Two Women is a great film and based on the intense and intriguing novel by Alberto Moravia. The book is written in first person and the narrator is Cesira, a humble woman and mother of a teenage girl, Rosita. After 1943 Cesira decides to escape from Rome to her native village, Sant’Eufemia, in the mountains of Ciociaria. There she meets and falls in love with Michele but their happiness is short lived: mother and daughter are raped in a church by a gang of Moroccan soldiers, while Michele is killed by the Germans.
Sophia Loren plays the ultimate role in her acting career - which she will play again in a Dino Risi’s tv adaptation after thirty years – even if producer Carlo Ponti would have actually liked Anna Magnani and Sophia cast in the women’s roles. Once it was obvious Anna Magnani wouldn’t be a member of the cast, Vittorio De Sica decided to make Sophia Loren look older and cast twelve-year-old Eleonora Brown in the role of the daughter. That was a brilliant idea, because the most memorable thing about the film is the mater dolorosa (grieving mother) interpretation by Sophia Loren after the rape scene, who is broken-hearted for her daughter’s fate. Sophia won an Academy Award as best actress in a leading role and gave a genuine insight of the novel in the film.
Eleonora Brown’s acting is not the finest, but at the end of the day she has to play the role of the daughter created by Moravia: a saint that turns into a whore after being raped, a little girl that hasn’t met a man yet, who was devout but is now transformed by the war.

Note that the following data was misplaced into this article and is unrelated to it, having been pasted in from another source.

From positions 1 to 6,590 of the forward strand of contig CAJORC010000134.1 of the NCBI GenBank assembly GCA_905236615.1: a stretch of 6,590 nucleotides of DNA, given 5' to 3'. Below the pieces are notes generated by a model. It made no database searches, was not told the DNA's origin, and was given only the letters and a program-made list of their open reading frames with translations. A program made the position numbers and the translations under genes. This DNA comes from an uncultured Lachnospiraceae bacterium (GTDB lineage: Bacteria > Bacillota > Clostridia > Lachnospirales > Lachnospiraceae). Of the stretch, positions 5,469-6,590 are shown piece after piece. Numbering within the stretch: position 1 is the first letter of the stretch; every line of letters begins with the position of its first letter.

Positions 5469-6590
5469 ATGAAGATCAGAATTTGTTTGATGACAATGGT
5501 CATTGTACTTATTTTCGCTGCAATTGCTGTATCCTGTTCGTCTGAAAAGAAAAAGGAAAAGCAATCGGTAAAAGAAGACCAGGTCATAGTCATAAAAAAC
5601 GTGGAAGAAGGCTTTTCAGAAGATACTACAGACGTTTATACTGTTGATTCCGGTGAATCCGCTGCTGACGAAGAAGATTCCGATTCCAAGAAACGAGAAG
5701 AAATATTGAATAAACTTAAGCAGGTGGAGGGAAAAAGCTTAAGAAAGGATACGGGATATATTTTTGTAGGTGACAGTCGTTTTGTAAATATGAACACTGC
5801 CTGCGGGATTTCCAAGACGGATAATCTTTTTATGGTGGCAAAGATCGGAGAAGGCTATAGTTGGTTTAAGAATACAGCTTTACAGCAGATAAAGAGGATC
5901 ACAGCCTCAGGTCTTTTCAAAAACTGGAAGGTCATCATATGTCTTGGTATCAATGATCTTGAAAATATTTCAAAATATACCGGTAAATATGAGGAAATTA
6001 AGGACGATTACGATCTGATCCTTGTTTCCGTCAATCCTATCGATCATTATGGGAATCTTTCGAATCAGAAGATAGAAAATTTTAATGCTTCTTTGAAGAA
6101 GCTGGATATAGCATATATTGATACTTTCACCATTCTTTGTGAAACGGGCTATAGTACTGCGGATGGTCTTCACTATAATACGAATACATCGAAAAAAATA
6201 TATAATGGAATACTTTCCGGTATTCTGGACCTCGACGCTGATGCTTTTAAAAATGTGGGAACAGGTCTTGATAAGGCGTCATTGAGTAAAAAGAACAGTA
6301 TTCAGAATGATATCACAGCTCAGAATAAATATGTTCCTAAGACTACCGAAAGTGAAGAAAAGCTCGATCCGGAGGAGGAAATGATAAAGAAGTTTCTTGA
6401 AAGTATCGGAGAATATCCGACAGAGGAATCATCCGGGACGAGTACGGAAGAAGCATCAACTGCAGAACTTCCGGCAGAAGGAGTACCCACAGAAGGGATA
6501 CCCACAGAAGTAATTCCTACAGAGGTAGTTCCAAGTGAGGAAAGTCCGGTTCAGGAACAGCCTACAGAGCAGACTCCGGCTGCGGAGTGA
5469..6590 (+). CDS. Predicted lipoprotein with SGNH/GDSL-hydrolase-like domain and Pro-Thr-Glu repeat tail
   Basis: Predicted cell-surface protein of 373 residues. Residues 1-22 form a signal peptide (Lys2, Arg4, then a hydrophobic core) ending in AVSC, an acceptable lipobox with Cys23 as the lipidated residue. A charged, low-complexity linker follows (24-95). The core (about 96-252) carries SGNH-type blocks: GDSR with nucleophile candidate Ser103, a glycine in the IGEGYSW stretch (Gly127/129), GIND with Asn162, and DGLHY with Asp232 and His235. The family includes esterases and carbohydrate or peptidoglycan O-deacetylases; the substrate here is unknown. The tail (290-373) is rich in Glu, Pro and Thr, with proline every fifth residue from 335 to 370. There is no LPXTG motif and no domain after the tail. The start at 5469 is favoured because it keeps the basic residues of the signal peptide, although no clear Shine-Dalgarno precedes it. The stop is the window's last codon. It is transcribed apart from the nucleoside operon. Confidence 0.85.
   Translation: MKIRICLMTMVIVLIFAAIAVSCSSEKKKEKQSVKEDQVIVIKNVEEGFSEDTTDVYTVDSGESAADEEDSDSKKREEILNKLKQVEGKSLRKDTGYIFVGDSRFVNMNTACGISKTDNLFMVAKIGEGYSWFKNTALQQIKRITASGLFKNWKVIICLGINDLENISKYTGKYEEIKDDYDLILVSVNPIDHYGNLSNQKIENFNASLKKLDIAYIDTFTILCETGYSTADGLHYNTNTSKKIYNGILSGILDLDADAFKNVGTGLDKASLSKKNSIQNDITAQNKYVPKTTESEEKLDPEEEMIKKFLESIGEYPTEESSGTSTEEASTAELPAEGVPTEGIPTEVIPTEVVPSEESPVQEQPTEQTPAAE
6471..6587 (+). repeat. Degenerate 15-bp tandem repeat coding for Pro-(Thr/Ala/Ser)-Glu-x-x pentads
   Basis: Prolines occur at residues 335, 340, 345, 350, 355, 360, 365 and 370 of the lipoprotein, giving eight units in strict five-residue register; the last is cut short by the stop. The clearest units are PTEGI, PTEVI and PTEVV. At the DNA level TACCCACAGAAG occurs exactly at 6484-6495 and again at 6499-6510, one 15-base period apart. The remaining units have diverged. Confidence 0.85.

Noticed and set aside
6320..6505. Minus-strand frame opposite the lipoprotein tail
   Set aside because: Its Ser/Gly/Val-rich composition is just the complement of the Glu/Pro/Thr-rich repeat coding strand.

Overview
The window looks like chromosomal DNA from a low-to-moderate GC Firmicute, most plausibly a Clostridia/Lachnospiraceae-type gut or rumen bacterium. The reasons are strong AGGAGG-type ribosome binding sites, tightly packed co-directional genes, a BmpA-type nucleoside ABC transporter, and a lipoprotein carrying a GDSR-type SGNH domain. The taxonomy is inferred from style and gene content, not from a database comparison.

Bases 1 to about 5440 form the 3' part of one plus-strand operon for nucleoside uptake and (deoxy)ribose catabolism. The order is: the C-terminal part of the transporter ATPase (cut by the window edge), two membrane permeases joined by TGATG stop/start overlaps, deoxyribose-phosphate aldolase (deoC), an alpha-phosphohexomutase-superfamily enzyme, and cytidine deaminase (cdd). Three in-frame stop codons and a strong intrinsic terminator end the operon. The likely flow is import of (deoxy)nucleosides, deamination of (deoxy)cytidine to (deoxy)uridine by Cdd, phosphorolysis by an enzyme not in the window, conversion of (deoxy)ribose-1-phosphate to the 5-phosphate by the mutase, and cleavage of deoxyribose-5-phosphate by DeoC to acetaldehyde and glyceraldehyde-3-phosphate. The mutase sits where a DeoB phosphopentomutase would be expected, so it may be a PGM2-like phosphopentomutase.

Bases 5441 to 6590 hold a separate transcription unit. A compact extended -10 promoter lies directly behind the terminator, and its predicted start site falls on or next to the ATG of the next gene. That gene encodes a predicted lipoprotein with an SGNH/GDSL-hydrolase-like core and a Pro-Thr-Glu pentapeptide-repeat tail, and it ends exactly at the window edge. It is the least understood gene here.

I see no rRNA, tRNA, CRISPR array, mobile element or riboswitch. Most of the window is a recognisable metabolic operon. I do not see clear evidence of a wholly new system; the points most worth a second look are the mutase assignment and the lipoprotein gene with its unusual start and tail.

Jean-Paul Belmondo is an intellectual in love, even if the character of the novel is portrayed a little bit differently.
The film ignores many things which are really important in the novel: the selfishness of the farmers, the ignorance of the poor people, the sloth of the Italians, who are less interested in the war’s winner but rather in its end, the living conditions of the poor, the famine, the black market… The film is characterised by a lyric melodrama, a screenplay that mixes Neorealism and a romanticized reality, some sentimental moments, but most of all possesses a strong female connotation given by the mother-daughter relationship. The English and Spanish titles (Two Women/Dos Mujeres) are not misleading. The people’s anger towards those who involve people in an unwelcome war, as well the will of the people to start again are obvious.
De Sica and Zavattini use Moravia’s topic to expose the horrors of war, to underline how men can change in this situation by acting in horrible ways. Fascists, Germans, deserters, English people, farmers and evacuees are all part of a suffering humans who are dominated and broken by major events beyond their control.
The black and white photography is by Gabor Pogany, the sets are build in detail in the mountains of Ciociaria. The music is by Trovajoli and the editing by Novelli.
The most extraordinary scene is the rape in the church, full of suspense and horror in the women’s eyes. Another scene from the novel is the one showing a crazy woman walking among the rubble, offering her breast to what would appear to be her dead child. Moravia, De Sica and Zavattini touch on a sore point, saying Italians are masters of nothing anymore, except for women’s breast milk.
Two Women tells a sad past that many people want to forget in 1960, but this is the right time to digest such a story. The film is more lyric than the novel, but it shows Italy’s hopelessness after the 1943 armistice, a country shocked by the civil war and the bombs. The remake made thirty years later was actually pointless.
Translation by Emma Lenzi (edited by Sabrina Macchi)